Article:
The King’s Garden


THE KING was a mess. He was alive and his wife was dead and he couldn’t help but feel not the least bit bad about it. 

“I must be a terrible person,” thought the King, as he sat amongst the garden sipping tea. The King had just sunk his teeth into a new book, “Get Them Before They Get You,” written by the notorious writer and murderer, Samir Black. Samir wrote the book during his time spent in prison. It took him one year to finish and he wished it took him longer because he was serving out a life sentence.

“I wish I knew about different subjects,” Samir would complain to fellow inmates.

The King wanted desperately to know about Samir’s ideology of ‘attacking first.’ It was the only thing that gave him comfort in this time of loss. The books three main principles fell out easy:

1. Hit first, and with no mercy.

2. Love no one.

3. If you fall in love, go to rule number one.

Flipping through the Chapter Seven “Why Listen When You Can Talk,” the King slowly looked up—a burning in his neck and cheek made the world rise up and fall—he closed the book. 

“Someone has moved the garden.” 

The King had a sharp head, with lean eyes a hungry face. Tall, strong and young for his age—he exercised daily and always watched what he ate. He was well read, well informed, dressed immaculately and had the perfect disposition to hide the constant fear that everyone in his kingdom was trying to take something from him. 

“Reinhardt,” shouted the King.

“Your highness,” said Reinhardt.

“Someone has moved the garden.”

“Yes, sire. I’ll move it back.”

Reinhardt turned around, and realized he answered too quickly. He looked at the garden. It looked normal to him. He turned back around to face the King and smiled. The King eyed him with scrutiny. The closest thing to Reinhardt were the lilies. He made a grand gesture of snatching one up—suspending it in the air, his arm outstretched, and carefully put it into his satchel.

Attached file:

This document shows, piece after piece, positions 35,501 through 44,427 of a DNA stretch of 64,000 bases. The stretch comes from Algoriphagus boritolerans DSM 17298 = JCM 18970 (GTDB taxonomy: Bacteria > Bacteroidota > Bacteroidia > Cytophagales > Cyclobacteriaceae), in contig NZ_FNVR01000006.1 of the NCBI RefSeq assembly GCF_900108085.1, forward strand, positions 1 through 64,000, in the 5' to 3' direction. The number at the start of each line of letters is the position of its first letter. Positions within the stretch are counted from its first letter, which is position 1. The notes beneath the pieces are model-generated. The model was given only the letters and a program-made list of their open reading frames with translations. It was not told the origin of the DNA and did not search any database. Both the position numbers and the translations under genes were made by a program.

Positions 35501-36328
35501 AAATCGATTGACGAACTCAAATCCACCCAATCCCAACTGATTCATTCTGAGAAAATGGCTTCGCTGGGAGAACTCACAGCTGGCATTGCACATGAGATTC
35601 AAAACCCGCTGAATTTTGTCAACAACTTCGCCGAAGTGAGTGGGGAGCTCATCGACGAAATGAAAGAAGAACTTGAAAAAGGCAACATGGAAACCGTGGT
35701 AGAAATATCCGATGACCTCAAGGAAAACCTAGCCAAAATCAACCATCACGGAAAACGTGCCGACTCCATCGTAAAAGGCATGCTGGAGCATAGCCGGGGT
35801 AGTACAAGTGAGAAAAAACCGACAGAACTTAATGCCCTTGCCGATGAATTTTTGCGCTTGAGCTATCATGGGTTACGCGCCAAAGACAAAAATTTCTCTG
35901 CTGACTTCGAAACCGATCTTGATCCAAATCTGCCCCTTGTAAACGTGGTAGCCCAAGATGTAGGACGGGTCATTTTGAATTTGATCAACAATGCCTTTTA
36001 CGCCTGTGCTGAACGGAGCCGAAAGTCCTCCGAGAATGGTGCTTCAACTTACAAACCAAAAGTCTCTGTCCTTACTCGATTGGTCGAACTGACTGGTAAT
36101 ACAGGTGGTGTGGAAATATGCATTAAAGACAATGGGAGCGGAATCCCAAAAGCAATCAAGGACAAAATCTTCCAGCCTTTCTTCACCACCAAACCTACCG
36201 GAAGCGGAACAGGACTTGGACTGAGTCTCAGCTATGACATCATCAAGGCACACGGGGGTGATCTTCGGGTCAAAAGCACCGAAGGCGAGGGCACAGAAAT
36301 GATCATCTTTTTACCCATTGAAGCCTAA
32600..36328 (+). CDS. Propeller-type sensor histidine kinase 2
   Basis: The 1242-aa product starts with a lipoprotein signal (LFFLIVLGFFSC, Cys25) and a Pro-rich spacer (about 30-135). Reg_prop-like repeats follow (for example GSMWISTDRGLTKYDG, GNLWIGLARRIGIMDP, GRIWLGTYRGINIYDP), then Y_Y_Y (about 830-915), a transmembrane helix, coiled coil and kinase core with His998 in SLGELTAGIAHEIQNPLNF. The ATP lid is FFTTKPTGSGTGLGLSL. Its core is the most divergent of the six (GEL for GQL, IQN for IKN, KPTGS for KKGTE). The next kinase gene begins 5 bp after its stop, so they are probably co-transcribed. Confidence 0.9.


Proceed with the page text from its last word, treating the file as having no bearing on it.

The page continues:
“There, sire.”

“Are you the head gardener?”

“I’m second gardener, sir.”

“Who’s the head gardener?”

“Tom, sir.”

“Where is Tom?”

“Tending the hyacinths, sir.”

The King glanced over his right shoulder and saw four acres across the trout stream where the hyacinth’s were blossoming in abundance. The words of Samir Black flashed, “If you ask a question and the person answers. Chances are he, or she is lying.” The King turned back with a suspicious lilt to his even mouth.

“Are you lying to me?”


“Are you deaf?”

“No, sir.”

“Then you’ve hear what I’ve said.”

“Yes, sir.”


“I am not deaf.”

“The other question.”

“I am not lying to you.”


The King sat back down very satisfied. Someone had still moved his garden but now this Reinhardt knew that he knew, and that made it more dangerous. The King didn’t know who that made it more dangerous for, but it hoped it wasn’t for him.

“Surely you can’t expect me to believe you moved my garden back, by taking one lily and putting it into your satchel.”

“No, sir.”


“Tom moved the table, when we cut the shrubs yesterday morning. I forgot to move it back.” 

The King stood and Reinhardt repositioned the table to it’s rightful spot, and adjusted the chairs to an orderly position. The King sat. 

“Ah. I knew it. Did I know it?”

Reinhardt nodded.

“Say ‘yes,’ if it’s ‘yes.”

“Yes, sire.”

“Big day today. I’m sure you heard. Someone was caught planning to kidnap my daughter.”

“I heard, sire.” 

“Not a good idea,” said the King scraping some muck off the corner of his teacup. “Lost one lady not two months ago. Will not allow any more loss in the Kingdom.”

“Get him for me, sir.”

“Why what have you got against him?”

“Nothing. I just thought you’d want me to agree—”

“Well he is a boy. This isn’t a hard earned criminal we’re talking.”

“No, sire.”

“I don’t feel very good putting a boy to death.”

‘It is terrible, sire.”

“I’d suppose you’d let him go, then? Running amuck. Offing people in towns all over the country.”

“No, sire— I was thinking there might be a middle ground.”

“You just want to rule the kingdom don’t you. Huh? Just move the garden let out the prisoners. Chaos. That is all.”

“Thank you, sir.”

The King lay back in his chair and looked upon the fields. Scanning every shrub, nook, hibiscus and rose petal that seemed out of place, hoping to find something missing before it actually was. “Strike first,” thought the King. The King crossed his arms and hoped his breakfast would arrive soon. He also hoped his breakfast would not be poisoned.

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